Honeycomb shades are also known as cellular shades. They are named for the fabric honeycomb-shaped cells that make up their construction. These cells trap air between the window and the room, resulting in increased energy efficiency that keeps the space cool in the summer and warm in the winter. These fabric shades come in a wide variety of colors to match different interiors as well as light-filtering or blackout options, but they can be difficult to clean.
Pleated shades are made from one panel of fabric that expands and contracts into a series of pleats. These shades are typically available in semi-sheer fabrics that open from the top as well as the bottom, offering lots of light control and customizable style. However, they do not offer the insulation benefits of honeycomb shades.
Roller shades offer practical function and minimalist style. This type of shade opens flat when pulled down and rolls up neatly on a dowel, making them discreet when raised. They are available in blackout and light-filtering fabrics and offer an easy way to control light. The modern feel of these shades may not go well with traditional interiors.
Solar shades bring UV filtering technology to window treatments, which is perfect for people who want to not only preserve their view but also their interior. These shades come in varying opacities which allow you to see out while they are drawn, giving you access to your view but limiting harsh light that can raise energy bills and fade fabrics. While these shades filter UV rays, they don’t offer blackout options.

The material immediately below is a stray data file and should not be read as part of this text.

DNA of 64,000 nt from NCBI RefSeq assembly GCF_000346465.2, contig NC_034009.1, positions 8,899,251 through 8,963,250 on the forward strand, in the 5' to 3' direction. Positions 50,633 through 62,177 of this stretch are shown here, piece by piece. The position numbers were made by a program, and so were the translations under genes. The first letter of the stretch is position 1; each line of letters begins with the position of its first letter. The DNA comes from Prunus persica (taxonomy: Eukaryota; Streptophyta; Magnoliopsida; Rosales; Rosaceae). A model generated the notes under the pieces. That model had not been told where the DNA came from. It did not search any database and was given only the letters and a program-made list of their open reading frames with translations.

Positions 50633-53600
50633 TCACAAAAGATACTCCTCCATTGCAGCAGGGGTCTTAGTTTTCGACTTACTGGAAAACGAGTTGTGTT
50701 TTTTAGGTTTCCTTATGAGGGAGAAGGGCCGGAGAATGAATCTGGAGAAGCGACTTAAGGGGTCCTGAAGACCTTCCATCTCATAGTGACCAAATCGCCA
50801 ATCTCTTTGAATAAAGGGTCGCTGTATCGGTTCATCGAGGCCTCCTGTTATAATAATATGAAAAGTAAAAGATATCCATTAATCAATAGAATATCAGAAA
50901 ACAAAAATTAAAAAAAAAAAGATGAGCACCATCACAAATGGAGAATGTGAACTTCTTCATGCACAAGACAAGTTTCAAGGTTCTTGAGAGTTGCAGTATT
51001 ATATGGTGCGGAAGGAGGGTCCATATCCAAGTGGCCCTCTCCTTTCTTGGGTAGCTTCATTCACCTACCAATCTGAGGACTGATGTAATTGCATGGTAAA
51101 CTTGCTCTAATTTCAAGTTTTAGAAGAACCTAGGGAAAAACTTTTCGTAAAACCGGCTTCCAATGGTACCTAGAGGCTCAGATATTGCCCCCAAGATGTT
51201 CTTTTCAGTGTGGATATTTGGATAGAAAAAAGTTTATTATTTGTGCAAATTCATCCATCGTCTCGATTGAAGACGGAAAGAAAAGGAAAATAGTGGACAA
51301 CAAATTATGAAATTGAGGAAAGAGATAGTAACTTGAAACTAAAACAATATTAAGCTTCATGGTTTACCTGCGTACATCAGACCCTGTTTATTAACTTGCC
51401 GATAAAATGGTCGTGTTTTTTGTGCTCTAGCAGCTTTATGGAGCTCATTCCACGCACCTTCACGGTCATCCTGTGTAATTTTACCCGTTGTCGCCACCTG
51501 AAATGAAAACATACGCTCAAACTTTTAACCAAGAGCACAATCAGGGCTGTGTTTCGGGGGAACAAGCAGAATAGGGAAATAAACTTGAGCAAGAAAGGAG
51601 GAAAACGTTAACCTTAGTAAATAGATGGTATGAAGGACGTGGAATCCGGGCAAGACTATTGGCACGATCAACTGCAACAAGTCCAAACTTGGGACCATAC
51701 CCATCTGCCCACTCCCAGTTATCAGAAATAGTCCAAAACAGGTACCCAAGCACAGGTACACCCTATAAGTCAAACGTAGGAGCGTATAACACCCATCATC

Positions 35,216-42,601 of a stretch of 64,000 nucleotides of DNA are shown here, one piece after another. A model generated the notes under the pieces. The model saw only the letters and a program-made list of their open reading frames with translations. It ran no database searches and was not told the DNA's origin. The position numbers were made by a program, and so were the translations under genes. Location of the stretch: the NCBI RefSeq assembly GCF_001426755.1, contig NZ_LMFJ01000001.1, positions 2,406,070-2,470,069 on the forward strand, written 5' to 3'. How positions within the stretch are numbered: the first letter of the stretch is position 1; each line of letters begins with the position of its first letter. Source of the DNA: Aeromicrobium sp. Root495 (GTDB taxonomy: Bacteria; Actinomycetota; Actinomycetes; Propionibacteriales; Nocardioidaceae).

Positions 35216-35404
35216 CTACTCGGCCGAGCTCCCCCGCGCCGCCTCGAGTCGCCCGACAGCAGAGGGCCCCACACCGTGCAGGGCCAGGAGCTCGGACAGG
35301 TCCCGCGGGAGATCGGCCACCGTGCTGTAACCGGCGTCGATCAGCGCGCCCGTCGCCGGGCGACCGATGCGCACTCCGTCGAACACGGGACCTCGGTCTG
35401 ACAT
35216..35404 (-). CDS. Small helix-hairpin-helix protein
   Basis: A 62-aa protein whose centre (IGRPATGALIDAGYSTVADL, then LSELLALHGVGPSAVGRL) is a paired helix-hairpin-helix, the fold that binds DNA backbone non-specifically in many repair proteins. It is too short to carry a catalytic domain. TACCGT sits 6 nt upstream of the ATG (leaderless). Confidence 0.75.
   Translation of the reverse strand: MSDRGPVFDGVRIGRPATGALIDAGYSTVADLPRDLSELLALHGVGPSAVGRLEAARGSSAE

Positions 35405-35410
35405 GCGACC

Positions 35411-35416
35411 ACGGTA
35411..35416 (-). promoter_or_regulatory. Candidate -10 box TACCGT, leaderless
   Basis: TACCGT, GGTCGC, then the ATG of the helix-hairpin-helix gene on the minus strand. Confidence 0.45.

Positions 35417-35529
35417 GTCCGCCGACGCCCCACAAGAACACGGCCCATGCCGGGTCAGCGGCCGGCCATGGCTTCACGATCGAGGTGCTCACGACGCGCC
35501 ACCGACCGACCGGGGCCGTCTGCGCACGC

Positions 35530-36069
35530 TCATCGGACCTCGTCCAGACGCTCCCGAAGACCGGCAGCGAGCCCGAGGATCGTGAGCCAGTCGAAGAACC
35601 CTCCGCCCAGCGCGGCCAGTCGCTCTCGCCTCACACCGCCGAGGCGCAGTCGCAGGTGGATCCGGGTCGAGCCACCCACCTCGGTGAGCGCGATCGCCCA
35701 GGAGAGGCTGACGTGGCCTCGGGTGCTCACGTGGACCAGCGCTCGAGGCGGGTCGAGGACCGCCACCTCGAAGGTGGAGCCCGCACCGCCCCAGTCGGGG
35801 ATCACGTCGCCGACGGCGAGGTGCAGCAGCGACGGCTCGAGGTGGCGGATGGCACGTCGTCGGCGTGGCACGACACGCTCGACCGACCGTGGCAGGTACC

Roman shades blend the style and softness of drapes with the functionality and light control of shades. The shade lays flat when opened and folds onto itself when raised, resembling a valance when pulled open. Roman shades are available in a range of fabrics and materials, including wood and bamboo. These shades could prove challenging for large window expanses, as the fabric weight and bunching may be too great.
Drapes are the most decorative window treatment and the panels come in an endless combination of fabrics and styles. Drapes are perfect for creating a large impact and adding style to a space, while still preserving practical ways to control light.
Sheer curtains are semi-transparent fabric panels that allow for light and views to the outside. These panels can be used on their own for a light and airy feel, but they are typically paired with draperies for a more formal look and options for privacy.
Cafe curtains are hung to cover the lower portion of a window, allowing for privacy from the outside while keeping a space brightly lit. These are perfect for casual dining areas and bathrooms, but they don’t allow for a full range of light control.
Window treatments not only convey an interior style, but they also offer practical ways to control light, create privacy, and reduce energy costs. While some coverings can stand on their own, others work best when paired together for a complete and tailored look. When considering the styles, material options, and combinations, the options are truly limitless. Let us help guide you to find the perfect window treatments for your space.